1. Patients launch a $1.27 million crowdfunding campaign for ME/CFS gut microbiome study.
    Check out the website, Facebook and Twitter. Join in donate and spread the word!
Lessons from ME/CFS: Finding Meaning in the Suffering
If you're aware of my previous articles here at Phoenix Rising then it's pretty clear that I don't generally spend my time musing upon the philosophy of the disease. I find it better to spend my time reading research and trying my best to break it down to its core elements and write...
Discuss the article on the Forums.

High vitamin D serum levels correlate with higher prevalence of eczema

Discussion in 'Other Health News and Research' started by Waverunner, Nov 24, 2013.

  1. Waverunner

    Waverunner Senior Member

    Messages:
    989
    Likes:
    811
    Well, I'm not posting this to prevent anybody from taking Vitamin D. It's just very interesting, that things often are very complicated in medicine. How often have we heard, that vitamin D is very good for us? In my eyes, vitamin D was one of the most promoted supplements during the last years. Vitamin D is important, no doubt about it but there is no guarantee whatsoever, that vitamin D supplementation will benefit the individual patient.

    This was the study with the largest sample size up to today, which looked at Vitamin D and eczema. The results were not what we would expect. Higher vitamin D levels are connected to a higher prevalence of eczema, while the lowest Vitamin D levels were connected to significantly less eczema. It would be very interesting to know the causality behind it.

    http://www.ncbi.nlm.nih.gov/pubmed/23751100

    Allergy. 2013 Jul;68(7):906-10. doi: 10.1111/all.12167. Epub 2013 Jun 10
    Heimbeck I, Wjst M, Apfelbacher CJ.

    Source
    Medical Sociology, Department of Epidemiology and Preventive Medicine, University of Regensburg, Regensburg, Germany.

    Abstract
    BACKGROUND:
    Recent studies have yielded heterogeneous results regarding the relationship between vitamin D and atopic conditions. The aim of this study was to investigate the association between serum vitamin D level and the prevalence of eczema in German children and adolescents.

    METHODS:
    Data were drawn for children aged 1-17 from the German Health Interview and Examination Survey for Children and Adolescents (KiGGS), a nationwide cross-sectional representative survey. 25-hydroxyvitamin D (25(OH)D) serum concentration was measured in 9838 individuals with eczema and categorized into quartiles. We investigated the association of vitamin D level and eczema by means of logistic regression models.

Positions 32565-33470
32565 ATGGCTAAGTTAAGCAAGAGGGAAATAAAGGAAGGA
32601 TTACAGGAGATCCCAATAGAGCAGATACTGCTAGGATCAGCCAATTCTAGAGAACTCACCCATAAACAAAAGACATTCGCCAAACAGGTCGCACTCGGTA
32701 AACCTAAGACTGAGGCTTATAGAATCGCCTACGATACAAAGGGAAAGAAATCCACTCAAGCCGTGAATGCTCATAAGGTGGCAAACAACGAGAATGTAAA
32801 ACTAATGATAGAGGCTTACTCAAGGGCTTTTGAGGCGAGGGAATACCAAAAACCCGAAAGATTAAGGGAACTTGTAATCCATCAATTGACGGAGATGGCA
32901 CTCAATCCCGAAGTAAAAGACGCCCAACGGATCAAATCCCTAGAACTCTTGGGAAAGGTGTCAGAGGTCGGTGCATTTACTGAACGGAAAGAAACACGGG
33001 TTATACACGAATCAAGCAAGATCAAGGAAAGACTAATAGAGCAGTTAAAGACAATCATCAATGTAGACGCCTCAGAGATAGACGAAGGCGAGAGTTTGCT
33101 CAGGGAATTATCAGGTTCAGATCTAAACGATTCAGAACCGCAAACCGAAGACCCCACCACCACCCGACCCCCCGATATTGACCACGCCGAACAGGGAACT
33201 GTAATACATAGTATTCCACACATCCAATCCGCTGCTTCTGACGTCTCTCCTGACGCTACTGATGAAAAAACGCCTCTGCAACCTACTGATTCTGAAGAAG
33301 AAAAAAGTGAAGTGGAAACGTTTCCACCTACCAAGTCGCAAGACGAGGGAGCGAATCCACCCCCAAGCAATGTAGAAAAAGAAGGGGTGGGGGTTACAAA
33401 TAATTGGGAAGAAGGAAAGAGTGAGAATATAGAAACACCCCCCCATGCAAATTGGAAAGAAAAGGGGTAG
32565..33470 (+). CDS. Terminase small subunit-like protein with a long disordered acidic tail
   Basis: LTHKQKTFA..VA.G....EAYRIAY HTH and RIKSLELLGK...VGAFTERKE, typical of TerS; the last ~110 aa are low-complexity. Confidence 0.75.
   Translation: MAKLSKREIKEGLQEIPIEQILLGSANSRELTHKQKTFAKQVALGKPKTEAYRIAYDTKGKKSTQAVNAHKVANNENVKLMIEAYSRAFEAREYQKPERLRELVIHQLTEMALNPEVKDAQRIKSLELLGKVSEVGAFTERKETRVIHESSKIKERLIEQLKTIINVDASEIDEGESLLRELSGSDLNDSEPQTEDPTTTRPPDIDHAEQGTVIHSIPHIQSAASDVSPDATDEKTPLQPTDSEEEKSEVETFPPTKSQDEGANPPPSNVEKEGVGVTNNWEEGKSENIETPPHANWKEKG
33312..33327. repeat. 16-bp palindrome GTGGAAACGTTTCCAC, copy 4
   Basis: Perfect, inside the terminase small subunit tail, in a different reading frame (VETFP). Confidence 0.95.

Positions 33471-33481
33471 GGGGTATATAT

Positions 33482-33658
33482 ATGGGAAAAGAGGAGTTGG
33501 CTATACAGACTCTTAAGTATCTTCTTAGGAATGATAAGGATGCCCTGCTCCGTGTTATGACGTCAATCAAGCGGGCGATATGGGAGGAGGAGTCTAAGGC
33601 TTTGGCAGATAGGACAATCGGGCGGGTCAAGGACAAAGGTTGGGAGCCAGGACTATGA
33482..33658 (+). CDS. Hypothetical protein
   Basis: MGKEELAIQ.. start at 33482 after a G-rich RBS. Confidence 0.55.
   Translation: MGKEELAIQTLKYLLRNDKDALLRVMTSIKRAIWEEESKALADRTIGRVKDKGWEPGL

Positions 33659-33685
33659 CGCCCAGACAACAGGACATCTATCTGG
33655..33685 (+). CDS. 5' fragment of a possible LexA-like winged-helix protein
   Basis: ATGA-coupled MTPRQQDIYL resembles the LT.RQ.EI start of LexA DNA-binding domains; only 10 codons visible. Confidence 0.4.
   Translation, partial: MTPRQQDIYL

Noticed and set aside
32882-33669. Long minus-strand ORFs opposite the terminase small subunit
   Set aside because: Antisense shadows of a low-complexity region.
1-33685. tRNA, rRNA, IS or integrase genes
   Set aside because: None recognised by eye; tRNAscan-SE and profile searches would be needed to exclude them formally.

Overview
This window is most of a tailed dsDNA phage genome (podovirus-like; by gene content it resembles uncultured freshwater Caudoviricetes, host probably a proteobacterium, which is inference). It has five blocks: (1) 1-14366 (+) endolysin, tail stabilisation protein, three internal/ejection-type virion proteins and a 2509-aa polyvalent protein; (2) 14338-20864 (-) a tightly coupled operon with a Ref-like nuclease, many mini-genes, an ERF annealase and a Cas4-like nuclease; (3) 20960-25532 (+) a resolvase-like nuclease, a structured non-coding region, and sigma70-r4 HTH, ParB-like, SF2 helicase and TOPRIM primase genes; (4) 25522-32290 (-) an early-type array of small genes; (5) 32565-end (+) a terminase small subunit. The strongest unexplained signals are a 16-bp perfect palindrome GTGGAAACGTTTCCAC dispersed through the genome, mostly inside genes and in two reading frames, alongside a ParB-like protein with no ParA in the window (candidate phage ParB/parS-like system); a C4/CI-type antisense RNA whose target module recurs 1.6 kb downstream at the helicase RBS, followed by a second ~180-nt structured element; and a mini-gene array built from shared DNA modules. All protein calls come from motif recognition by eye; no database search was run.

RESULTS:
    Weighted prevalence of eczema was 13.5% (95% confidence interval (CI) 12.6-14.4%). Mean vitamin D level was significantly higher in those with eczema compared with those without (P < 0.0001). Logistic regression revealed an inverse association between low levels of vitamin D and eczema (multivariate OR for quartile 1 vs quartile 2: 0.76 (95% CI 0.61-0.94)).

    CONCLUSIONS:
    This study suggests that low serum vitamin D level is inversely associated with eczema in German children and adolescents. Prospective studies are required to confirm this result, to discuss a potential opportunity for prevention of eczema.

    © 2013 John Wiley & Sons A/S. Published by John Wiley & Sons Ltd.
    rosie26 likes this.
  2. Ema

    Ema Senior Member

    Messages:
    3,142
    Likes:
    3,237
    Midwest USA
    I think the megadosing of Vit D will be looked back upon as a great mistake. We simply don't know enough about the "whys" to be making blanket statements about optimal Vit D levels.

    I still can't figure out why so very few doctors are talking about active vs storage forms of D as well. It can't be a coincidence that so many of us with low 25-OH Vit D have out of control high 1,25 Vit D upon supplementation.
    rosie26 and Beyond like this.
  3. Beyond

    Beyond 10% of discount in iHerb!--> PEZ915

    Messages:
    917
    Likes:
    507
    Murcia, Spain
    Interesting. I recall this stuff from the time I looked into the marshall protocol. So, @Ema then supplementing with D3 is not advised?
  4. Ema

    Ema Senior Member

    Messages:
    3,142
    Likes:
    3,237
    Midwest USA
    I don't know that I would say that...but I would say that those with infections and chronic inflammatory diseases should probably not megadose Vit D without knowing the status of their 1,25 Vit D as well. And then it is some trial and error to find a level of 25-OH Vit D that is not in the toilet but that does not send the 1,25 D spiraling out of control as well. For me, that level of 25-OH is about 50 and I need about 2000 IU of D3 a day to get there. But I suspect it is slightly different for everyone.

    This is an interesting look at the issue:

    http://lymemd.blogspot.com/2009/12/vitamin-d-retraction-i-got-it-all-wrong.html